How can you query a column for any value in that column? (ie. How do I build a dynamic where clause that can either filter the value, or not.)

I want to be able to query for either a specific value, or not. For instance, I might want the value to be 1, but I might want it to be any number.

Is there a way to use a wild card (like "*"), to match any value, so that it can be dynamically inserted where I want no filter?

For instance:

select int_col from table where int_col = 1  // Query for a specific value
select int_col from table where int_col = *  // Query for any value

The reason why I do not want to use 2 separate SQL statements is because I am using this as a SQL Data Source, which can only have 1 select statement.

  • 1
    A wildcard for what? You can do WHERE col = 1, WHERE col > 2, WHERE col IN (3,4), etc. But wildcards are for strings. What are you trying to do exactly?
    – bfavaretto
    May 16 '12 at 16:01
  • Can you provide an example data set and result ? If you want to allow any value, just dont include it in a where clause.
    – driis
    May 16 '12 at 16:01
  • You should have mentioned it was a stored procedure...
    – bfavaretto
    May 16 '12 at 16:13
  • Ok sorry, didn't think it make too much difference. May 16 '12 at 16:16

Sometimes I would query for actual value (like 1, 2...) so I can't not have a condition either.

I take it you want some dynamic behavior on your WHERE clause, without having to dynamically build your WHERE clause.

With a single parameter, you can use ISNULL (or COALESCE) like this:


which allows a NULL parameter to match all. Some prefer the longer but more explicit:

 SELECT * FROM Table WHERE (@id IS NULL) OR (ID = @id)
  • Yep, got it to work, I'll accept the answer in 3 min after it becomes available. May 16 '12 at 16:11
  • Very neat solution.
    – user489998
    Jun 8 '18 at 8:41
  • Small improvement, because of I need to use the 0 value as all: SELECT * FROM Table WHERE ID = ISNULL( NULLIF(@id, 0), ID) Nov 2 '20 at 7:26

A simple answer would be use: IS NOT NULL. But if you are asking for say 123* for numbers like 123456 or 1234 or 1237 then the you could convert it to a varchar and then test against using standard wild cards.

In your where clause: cast(myIntColumn as varchar(15)) like '123%'.


Assuming the value you're filtering on is a parameter in a stored procedure, or contained in a variable called @Value, you can do it like this:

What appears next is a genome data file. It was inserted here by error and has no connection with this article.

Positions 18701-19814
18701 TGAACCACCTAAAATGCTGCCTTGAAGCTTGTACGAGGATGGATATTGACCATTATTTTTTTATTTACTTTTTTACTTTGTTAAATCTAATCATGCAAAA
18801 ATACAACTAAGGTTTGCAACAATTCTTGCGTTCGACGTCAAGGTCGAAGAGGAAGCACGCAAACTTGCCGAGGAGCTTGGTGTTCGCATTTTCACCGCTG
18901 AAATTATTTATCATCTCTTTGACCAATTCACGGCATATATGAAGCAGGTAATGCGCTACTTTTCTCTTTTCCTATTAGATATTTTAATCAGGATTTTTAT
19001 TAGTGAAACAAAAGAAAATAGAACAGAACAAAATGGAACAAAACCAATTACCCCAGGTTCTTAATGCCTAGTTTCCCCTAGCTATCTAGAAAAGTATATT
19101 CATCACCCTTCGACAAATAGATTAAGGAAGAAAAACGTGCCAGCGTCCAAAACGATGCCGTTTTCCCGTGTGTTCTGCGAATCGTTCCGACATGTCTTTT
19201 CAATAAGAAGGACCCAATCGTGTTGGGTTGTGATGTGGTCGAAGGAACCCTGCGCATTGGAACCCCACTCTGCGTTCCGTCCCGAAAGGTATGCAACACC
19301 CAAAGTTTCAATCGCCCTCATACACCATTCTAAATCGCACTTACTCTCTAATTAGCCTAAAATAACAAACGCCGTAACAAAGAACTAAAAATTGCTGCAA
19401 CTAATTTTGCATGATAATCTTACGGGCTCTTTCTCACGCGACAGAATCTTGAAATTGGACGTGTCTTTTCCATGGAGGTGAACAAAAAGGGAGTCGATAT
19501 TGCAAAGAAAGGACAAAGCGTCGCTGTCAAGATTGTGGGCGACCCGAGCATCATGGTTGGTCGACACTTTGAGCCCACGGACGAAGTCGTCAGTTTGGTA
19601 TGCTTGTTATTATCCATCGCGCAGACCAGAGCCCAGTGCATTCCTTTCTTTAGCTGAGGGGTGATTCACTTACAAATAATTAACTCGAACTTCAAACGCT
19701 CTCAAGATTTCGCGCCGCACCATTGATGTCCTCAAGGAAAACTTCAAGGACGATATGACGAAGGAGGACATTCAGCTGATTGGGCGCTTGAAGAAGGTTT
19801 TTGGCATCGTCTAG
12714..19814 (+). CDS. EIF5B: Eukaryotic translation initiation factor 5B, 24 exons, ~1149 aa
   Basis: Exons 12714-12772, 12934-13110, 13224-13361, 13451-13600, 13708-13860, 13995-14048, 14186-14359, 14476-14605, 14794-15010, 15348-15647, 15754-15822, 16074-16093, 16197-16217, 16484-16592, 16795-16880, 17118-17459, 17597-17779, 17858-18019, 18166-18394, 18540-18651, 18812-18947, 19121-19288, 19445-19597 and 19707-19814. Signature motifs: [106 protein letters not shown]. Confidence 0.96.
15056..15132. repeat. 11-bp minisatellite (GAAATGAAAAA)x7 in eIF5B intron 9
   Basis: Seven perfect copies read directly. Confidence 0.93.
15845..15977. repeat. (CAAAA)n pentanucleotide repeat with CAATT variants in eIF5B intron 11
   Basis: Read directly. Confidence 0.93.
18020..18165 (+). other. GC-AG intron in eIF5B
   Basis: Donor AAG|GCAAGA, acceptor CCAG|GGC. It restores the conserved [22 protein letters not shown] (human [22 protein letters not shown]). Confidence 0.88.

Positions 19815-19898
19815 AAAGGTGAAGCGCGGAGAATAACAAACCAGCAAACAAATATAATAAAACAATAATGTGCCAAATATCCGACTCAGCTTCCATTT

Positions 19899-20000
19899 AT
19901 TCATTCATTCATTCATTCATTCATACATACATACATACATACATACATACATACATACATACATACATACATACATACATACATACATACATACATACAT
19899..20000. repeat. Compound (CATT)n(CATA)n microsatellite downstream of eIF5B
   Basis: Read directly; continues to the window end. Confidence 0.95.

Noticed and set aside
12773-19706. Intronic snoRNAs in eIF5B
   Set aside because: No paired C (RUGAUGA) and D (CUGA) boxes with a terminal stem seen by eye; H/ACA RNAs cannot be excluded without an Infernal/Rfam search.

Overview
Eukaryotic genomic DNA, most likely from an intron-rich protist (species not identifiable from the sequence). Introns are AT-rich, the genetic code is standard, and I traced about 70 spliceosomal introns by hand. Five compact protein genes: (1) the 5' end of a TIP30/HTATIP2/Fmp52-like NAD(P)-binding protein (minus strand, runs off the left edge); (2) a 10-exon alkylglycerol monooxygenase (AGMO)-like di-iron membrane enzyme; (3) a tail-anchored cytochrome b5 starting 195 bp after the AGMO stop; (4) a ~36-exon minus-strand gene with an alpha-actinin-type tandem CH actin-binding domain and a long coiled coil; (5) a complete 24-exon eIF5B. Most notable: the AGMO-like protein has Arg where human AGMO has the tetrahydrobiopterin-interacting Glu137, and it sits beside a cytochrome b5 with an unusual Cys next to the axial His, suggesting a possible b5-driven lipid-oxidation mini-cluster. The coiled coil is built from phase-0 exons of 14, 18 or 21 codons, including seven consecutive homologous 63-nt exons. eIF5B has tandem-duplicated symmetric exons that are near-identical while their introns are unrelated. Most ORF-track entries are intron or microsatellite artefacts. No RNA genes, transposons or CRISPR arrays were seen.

select * from table where @Value is null or intCol = @Value

If @Value is null then the or part of the clause is ignored, so the query won't filter on intCol.


The equivalent of wildcards for numbers are the comparators.

So, if you wanted to find all positive integers:

select int_col from table where int_col > 0

any numbers between a hundred and a thousand:

select int_col from table where int_col BETWEEN 100 AND 1000

and so on.


I don't quite understand what you're asking. I think you should use two different queries for the different situations you have.

When you're not looking for a specific value:


When you are looking for a specific value:

SELECT * FROM table WHERE intcol = 1 

You can use the parameter as a wildcard by assigning special meaning to NULL:

SELECT * FROM table WHERE IntegerColumn = @q OR @q IS NULL

This way, when you pass in NULL; you get all rows.

If NULL is a valid value to query for, then you need to use two parameters.

  • But what about when I need to query for specific value? May 16 '12 at 16:03
  • I think I understand what you mean now. The easiest thing is really to omit the predicate part, as others mention - but I updated my answer with a possible solution for your use case.
    – driis
    May 16 '12 at 16:09

If you really want the value of your column for all rows on the table you can simply use

select int_col
  from table 

If you want to know all the distinct values, but don't care how many times they're repeated you can use

select distinct int_col
  from table

And if you want to know all the distinct values and how many times they each appear, use

select int_col, count(*)
  from table
  group by int_col

To have the values sorted properly you can add

  order by int_col

to all the queries above.

Share and enjoy.

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